Student perceptions regarding classroom environments for learning
Abstract (Summary)The classroom environment has a powerful influence on learning, and children's perceptions of that environment influence their behavior. This study examines the perceptions of sixth grade students who are the most and least academically successful regarding how they perceive their classroom environment and those factors within it that enhance or inhibit learning. Data gathered in this research indicate that there are significant disparities in how the most and least successful students perceive their classroom learning environment. The most successful students perceived the classroom environment as more affiliative and task focused, perceived their teachers to be more trusting, caring, and supportive, and perceived that they had more choice in how they learned. In contrast, the least successful students perceived the class to be more teacher controlled and competitive. In spite of the differences in friendship and support perceived by study participants, both groups of students were able to provide clear examples of teaching approaches and classroom conditions that they perceived increased or inhibited their learning. This study also includes students' suggestions for changes that would increase their learning. The findings in this study are consistent with the research and literature reviewed from the fields of education, psychology, and business regarding conditions that are likely to enhance learning. The major implications of this study are that teachers need to: (a)Ã?Â be able to form caring, supportive relationships with all students, (b)Ã?Â create safe, non-threatening environments where learning is less competitive and students are encouraged to form supportive relationships with one another, (c)Ã?Â provide students with interesting, challenging work that engages them, while supporting and encouraging students' efforts, (d)Ã?Â develop a large repertoire of effective instructional approaches to meet the diverse learning needs of students, (e)Ã?Â keep current with the knowledge base, (f)Ã?Â ask, and listen to students to understand how they learn best, and (g)Ã?Â seek professional experiences that will help them reflect on how they can improve their practice. Finally, a number of recommendations are proposed for use by teachers, administrators, organizations that provide pre-service and in-service opportunities, educational policy makers, and other parties interested in assisting teachers and schools increase student learning.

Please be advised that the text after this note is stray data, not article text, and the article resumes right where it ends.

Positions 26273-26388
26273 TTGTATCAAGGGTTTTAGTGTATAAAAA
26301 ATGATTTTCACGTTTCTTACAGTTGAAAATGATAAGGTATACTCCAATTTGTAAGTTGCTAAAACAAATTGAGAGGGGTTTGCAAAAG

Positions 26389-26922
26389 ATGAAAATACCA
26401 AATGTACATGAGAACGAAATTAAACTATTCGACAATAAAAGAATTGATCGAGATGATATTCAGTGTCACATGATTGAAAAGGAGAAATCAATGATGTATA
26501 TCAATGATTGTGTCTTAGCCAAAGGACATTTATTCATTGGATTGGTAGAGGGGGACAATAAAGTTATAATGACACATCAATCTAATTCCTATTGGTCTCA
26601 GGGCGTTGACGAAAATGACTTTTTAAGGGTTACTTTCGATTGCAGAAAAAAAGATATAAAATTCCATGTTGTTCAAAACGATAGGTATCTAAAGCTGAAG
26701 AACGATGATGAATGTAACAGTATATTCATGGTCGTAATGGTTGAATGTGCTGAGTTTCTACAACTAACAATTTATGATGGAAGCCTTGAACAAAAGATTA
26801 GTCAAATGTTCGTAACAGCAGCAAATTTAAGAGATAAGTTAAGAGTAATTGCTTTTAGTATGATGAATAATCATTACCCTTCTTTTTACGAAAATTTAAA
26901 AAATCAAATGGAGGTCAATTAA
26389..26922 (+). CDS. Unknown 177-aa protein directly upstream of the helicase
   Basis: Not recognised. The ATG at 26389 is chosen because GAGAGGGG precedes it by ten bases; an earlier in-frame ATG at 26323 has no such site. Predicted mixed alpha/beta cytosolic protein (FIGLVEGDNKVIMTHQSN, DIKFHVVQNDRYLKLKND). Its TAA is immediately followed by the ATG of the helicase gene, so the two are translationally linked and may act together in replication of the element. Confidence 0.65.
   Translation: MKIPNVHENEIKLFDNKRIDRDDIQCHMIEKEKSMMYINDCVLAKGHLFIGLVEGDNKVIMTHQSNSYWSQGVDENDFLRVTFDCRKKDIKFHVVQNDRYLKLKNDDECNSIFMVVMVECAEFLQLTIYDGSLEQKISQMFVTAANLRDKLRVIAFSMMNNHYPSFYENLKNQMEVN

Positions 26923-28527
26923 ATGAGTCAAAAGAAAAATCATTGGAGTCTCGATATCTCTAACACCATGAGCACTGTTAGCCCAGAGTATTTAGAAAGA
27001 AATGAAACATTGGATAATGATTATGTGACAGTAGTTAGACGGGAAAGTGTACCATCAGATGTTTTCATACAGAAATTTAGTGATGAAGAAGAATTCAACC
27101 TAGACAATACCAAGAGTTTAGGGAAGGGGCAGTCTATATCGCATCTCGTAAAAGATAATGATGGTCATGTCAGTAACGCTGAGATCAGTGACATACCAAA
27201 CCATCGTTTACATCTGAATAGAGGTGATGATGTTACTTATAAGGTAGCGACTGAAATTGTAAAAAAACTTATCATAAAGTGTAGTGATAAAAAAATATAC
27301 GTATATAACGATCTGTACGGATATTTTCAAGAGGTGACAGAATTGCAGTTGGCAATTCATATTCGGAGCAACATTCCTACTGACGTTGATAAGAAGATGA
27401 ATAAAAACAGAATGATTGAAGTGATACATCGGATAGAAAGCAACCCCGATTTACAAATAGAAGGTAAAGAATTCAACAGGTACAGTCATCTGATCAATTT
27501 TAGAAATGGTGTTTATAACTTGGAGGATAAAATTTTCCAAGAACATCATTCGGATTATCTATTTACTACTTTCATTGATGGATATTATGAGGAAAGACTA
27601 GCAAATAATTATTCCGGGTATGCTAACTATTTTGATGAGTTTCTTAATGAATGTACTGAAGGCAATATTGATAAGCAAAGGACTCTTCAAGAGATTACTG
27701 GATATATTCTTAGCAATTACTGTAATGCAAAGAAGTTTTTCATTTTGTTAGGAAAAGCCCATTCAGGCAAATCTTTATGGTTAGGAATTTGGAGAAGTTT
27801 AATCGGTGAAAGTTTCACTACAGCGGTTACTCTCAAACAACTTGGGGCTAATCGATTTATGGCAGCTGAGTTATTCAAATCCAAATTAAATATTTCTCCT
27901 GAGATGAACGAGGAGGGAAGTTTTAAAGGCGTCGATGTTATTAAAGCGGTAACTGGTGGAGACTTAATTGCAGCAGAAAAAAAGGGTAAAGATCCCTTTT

School Location:USA - Massachusetts
Source Type:Master's Thesis
Date of Publication:01/01/2002